The same would be true for the Maximum Claim Amount or the value you are using. It would also be determined by the information at the time of the last loan, not the original loan.
The old refinance rules required most borrowers to pay something when they refinanced so you would be able to credit whatever you paid in the prior refinance against the $3,000 figure above but if you paid nothing, the most you would be required to pay would be $3,000.
You must complete the counseling again, even if you have already gone through the course in the past. You must complete your counseling before the reverse mortgage lender can order any services on your loan (appraisal, title, etc.).
Some states have even more requirements such as CA which imposes a cooling off period of 7 days after the counseling during which time the lender still cannot begin working on the loan.
Keep in mind that if you are going from a HUD HECM to a proprietary program, you must complete the counseling for that specific program.
Since private programs are a little different, lenders require that you attend a counseling course for that specific program to be sure you understand the new product.
HECM Reverse Mortgage Refinance Rates
Fixed Rate Adjustable Rate Lending Limit
4.81% (5.81% APR) 3.52% (1.75 Margin) $970,800
4.93% (5.93% APR) 3.77% (2.00 Margin) $970,800
4.99% (5.99% APR) 4.02% (2.25 Margin) $970,800
5.06% (6.06% APR) 4.27% (2.50 Margin) $970,800
5.18% (6.18% APR) 4.52% (2.75 Margin) $970,800
Adjustable Rate Payment Options: Lump Sum, Line of Credit, Term, Tenure, Combination.
APR Illustration: 4.99% + .50% Monthly MIP = 5.49% in total interest charges. Assumes $250,000 loan amount and includes .50% Mortgage Insurance, standard 3rd party closing costs.
Jumbo Reverse Mortgage Refinance Rates
Fixed Rate Adjustable Rate Lending Limit
5.49% (5.625% APR) 6.645% (4.875 Margin) $4,000,000
5.75% (5.875% APR) 6.76% (4.99 Margin) $4,000,000
5.99% (6.00% APR) 6.89% (5.124 Margin) $4,000,000
6.50% (6.625% APR) 6.89% (5.250 Margin) $4,000,000
Jumbo APR Illustration: Assumes $1,000,000 loan amount, includes standard 3rd party closing costs.
Adjustable Rate Payment Options: Lump Sum, Line of Credit, Term.
Index: 3-Mo. Libor
Lifetime Cap: 3% Over Start Rate
Can you refinance if you have a reverse mortgage?
Yes. If you currently have a reverse mortgage you may refinance into an improved reverse mortgage loan using the new appraised value additionally benefiting from today’s lower interest rate environment.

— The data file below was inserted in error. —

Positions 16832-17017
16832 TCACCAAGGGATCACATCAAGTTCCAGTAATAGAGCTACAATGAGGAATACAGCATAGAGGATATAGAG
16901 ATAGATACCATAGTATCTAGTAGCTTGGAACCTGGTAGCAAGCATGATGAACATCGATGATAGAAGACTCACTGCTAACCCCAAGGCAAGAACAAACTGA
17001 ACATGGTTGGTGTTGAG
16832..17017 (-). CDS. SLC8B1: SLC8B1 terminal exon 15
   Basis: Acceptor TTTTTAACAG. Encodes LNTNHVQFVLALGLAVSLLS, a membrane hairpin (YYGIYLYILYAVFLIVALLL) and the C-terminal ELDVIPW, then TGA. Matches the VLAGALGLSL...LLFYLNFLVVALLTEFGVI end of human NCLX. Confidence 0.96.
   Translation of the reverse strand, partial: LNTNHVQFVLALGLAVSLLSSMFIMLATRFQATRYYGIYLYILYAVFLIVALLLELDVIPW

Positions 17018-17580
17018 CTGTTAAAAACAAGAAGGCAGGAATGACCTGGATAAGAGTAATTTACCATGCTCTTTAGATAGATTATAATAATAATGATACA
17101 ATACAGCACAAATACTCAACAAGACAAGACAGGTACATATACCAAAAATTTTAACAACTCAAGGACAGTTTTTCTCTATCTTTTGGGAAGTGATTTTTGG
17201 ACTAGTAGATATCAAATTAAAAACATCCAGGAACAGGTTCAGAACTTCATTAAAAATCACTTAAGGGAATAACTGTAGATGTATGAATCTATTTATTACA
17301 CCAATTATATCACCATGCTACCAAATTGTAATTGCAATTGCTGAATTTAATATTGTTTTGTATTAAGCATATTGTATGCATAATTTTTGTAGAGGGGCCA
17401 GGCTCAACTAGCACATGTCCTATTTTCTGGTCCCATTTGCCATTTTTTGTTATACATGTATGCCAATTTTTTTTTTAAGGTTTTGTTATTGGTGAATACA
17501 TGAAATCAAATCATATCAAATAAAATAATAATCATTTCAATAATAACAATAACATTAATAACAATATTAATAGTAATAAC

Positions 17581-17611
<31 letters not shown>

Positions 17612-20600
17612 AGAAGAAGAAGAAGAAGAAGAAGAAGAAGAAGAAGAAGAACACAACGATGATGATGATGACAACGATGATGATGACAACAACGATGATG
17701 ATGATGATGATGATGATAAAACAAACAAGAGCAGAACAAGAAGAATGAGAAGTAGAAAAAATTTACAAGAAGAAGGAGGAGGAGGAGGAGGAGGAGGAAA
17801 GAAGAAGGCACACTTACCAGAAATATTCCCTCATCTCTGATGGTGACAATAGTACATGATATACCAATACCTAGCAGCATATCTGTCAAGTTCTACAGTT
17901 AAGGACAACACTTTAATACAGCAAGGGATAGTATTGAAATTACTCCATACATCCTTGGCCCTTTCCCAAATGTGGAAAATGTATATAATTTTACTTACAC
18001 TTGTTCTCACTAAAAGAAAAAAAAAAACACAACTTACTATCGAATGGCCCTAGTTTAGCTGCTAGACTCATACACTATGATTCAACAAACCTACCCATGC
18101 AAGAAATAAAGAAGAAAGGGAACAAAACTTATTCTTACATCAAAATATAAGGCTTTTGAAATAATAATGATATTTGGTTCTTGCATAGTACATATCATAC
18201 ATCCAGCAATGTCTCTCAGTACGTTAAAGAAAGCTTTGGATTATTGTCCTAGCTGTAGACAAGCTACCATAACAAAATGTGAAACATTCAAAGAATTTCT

What are the HECM to HECM refinance guidelines?
To qualify for a HECM refinance you must have your existing reverse mortgage seasoned for 18 months. Additionally, the new reverse mortgage would need to provide a benefit of at least a 5x to you in cash benefit over the new closing costs. E.g., if your HECM refinance closing costs are $5,000, you would need to receive at least $25,000 in available proceeds from the HECM finance at closing.
What are the closing costs or fees for a reverse mortgage refinance?
The reverse mortgage refinance costs much less than your initial loan since you have already paid into the upfront mortgage insurance premium. The new closing costs are typically the difference of the initial MIP and your new appraised value, along with general third-party costs such as appraisal, title, notary, recording etc.
Can you refinance a reverse mortgage into a conventional loan?
Yes. You can refinance out of a reverse mortgage into any type of conventional or traditional mortgage, HELOC etc. Reverse mortgages have no prepayment penalties and provide a monthly statement which always outlines your current outstanding loan balance. When you apply for a new mortgage, the lender will submit a demand for payoff like any other refinance process.
Can you take out a second reverse mortgage?
No. While reverse mortgages do allow for subordinate financing, you will not likely find a lending institution interested in lending a second behind a reverse mortgage due to its negative amortizing nature. If you are looking to take additional cash out from your home’s equity and already have a reverse mortgage, your best bet is to either look at refinancing the reverse mortgage itself into a larger HECM loan or refinancing into a traditional mortgage.
What is the difference between a refinance and a reverse mortgage?
A traditional refinance is when a borrower refinances a “forward mortgage” into another mortgage to benefit from a lower interest rate or take cash out for home improvement, debt consolidation etc. A reverse mortgage is an entirely different program which serves seniors aged 62 and older offering the ability to eliminate the mortgage payment altogether for the borrower’s expected lifetime.